You mention that: “The U.S. already has significant forward power projection in the region [Middle East], with both the Navy’s 5th Fleet headquartered in Bahrain and the U.S. Air Force at the Al Udeid air base in Qatar. The security of both these bases is jeopardized and the cost of maintaining our presence there is increased by provoking Iran as Trump and Pompeo are doing.”

I think that the reason that these bases, in Bahrain, Qatar (and other relevant regional locations) are valuable is that much of the world’s oil supply passes through the Gulf, and from there to other parts initially by sea. A threat posed by Iran is not that the bases will be attacked but that that particular transit route of oil and gas is threatened. The threat could come in non-military form, by establishing alternate routes: via land (pipelines as most obvious) through Central or South Asia eastward, north to Russia, west via Syria perhaps to Mediterranean ports that can then expand an alternate route via the sea there, etc. Therefore, threat of instability and conflict at the very least decreases the attraction of these alternatives. The current route affords the US with primacy as a policing agent that can OK or deny access to the existing sea-borne route. That route, if not directly vital to the US domestic consumption, is vital to that of others such as India, China, Japan, S. Korea, etc.

For example, this is (only) part of what can permit the US to effectively sanction other countries that import Iranian oil against US wishes and embargoes.

However, here we can see that the scenario I just gave is only partially true. There’s a non-military, political-economic component that hasn’t been yet mentioned. That is, that an alternate route may well also establish an alternate supporting economic and financial system to make it possible. New insurances, new foreign exchange regimes for trade payments, etc. than those already established in favour of the existing system. The existing economic, political (international rules systems), and financial mechanisms used in the current energy flow are established in the US and that of its allies, favouring that alliance system along with its geopolitical interests. An alternate system could favour the interests of an altogether different group.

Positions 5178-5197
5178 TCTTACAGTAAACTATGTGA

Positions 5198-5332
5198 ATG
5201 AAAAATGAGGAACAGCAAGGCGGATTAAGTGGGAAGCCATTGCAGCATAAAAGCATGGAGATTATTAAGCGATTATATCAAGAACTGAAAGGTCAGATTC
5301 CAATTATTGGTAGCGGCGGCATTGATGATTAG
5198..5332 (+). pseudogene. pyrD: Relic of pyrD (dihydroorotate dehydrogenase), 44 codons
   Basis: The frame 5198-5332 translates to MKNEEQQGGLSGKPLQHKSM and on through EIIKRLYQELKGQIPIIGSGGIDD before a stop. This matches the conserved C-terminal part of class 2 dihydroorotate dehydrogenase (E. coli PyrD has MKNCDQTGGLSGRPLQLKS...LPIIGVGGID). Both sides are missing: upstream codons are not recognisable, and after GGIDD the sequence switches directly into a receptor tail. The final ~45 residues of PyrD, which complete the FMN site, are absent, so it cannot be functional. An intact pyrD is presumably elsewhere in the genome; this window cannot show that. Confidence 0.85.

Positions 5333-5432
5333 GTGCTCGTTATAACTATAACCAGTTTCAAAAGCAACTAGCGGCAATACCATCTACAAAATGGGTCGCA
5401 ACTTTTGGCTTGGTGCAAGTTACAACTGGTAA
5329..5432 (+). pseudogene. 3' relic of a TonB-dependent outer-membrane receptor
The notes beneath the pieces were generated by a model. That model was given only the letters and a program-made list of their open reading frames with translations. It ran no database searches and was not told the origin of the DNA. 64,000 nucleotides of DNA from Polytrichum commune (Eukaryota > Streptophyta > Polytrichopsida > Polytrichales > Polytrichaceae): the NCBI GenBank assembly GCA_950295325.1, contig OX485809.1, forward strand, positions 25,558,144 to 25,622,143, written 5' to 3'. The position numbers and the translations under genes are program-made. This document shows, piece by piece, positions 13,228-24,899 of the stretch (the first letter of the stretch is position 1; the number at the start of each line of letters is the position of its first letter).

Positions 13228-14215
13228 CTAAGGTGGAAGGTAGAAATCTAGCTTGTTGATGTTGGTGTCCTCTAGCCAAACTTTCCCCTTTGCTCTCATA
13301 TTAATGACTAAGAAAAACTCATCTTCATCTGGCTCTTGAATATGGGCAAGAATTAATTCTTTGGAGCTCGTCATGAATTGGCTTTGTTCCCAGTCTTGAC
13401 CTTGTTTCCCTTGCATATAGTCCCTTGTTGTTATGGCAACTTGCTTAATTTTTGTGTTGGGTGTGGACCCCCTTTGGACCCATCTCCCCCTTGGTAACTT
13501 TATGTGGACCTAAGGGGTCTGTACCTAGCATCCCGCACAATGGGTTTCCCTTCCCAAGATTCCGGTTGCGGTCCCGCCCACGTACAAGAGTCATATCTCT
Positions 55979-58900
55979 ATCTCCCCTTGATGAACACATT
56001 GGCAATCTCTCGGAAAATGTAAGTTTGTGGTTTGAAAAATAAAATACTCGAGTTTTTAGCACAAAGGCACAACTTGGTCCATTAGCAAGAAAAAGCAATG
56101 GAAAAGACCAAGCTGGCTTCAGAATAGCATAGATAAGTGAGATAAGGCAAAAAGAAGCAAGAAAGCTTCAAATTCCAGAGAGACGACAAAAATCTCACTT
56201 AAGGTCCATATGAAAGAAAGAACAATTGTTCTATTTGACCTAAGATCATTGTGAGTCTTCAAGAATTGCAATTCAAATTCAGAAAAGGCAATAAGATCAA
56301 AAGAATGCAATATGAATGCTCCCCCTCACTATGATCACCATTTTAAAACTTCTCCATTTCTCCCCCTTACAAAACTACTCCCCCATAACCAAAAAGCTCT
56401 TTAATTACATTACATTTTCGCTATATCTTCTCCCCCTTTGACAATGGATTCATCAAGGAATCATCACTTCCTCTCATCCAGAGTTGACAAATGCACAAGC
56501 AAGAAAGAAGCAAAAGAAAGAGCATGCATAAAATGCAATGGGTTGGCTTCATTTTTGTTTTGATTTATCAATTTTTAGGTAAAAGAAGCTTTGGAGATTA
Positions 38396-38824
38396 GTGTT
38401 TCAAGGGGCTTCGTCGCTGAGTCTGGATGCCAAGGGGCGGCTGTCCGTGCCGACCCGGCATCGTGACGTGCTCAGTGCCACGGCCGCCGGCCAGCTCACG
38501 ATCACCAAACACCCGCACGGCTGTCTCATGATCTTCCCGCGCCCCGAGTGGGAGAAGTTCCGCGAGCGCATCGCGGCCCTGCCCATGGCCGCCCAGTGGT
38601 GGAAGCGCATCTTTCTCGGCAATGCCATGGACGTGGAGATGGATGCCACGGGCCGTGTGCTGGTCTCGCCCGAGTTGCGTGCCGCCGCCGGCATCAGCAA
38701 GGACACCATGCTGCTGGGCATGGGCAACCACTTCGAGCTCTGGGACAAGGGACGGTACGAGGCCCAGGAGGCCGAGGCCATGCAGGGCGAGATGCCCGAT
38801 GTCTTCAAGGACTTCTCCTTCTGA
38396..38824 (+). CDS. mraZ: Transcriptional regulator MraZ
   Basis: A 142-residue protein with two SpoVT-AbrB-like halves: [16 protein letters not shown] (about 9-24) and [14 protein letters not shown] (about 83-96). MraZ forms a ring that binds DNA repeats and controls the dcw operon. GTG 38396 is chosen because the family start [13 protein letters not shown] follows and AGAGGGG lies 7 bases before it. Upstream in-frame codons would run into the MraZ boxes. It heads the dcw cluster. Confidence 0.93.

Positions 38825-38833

For example, China’s Belt and Road Initiative is just such a case. It builds new transit routes for all manner of goods, favours new terrains secured by their own military strong-points, and establishes a new set of international rules, organisations, and financial systems.

For the sake of keeping this comment/response from getting far too long, I’ll not go into an explanation of the incredible power afforded to the US via the US dollar’s role as the global reserve currency. The function of the dollar in that role is currently heavily tied to its role as a medium for the global exchange of oil. Changing circumstances such as transits routes, financial institutions, etc. are important in undermining or maintaining this. So, I think that no matter the reduction of direct utility of Middle Eastern oil for the US domestic market, or of trade with that region, the Middle East is very important, perhaps vitally so, for the maintenance of US global power projection in its existing form.

I’ll simply end with a couple of quotes from Qiao Liang, a Chinese general and noted strategist:

“[W]henever a great power rises, there is a corresponding globalization movement. This means that globalization is not a phenomenon that has continued from the past all the way to the present; rather it belongs to a great power.”

And

“One Belt, One Road is not simply to join the global economic system, which is a globalization under the U.S. dollar. As a rising super power, the “One Belt, One Road” strategy is the beginning of China’s own globalization.”

Thanks for taking the time to write, and, therefore, for pushing me to think.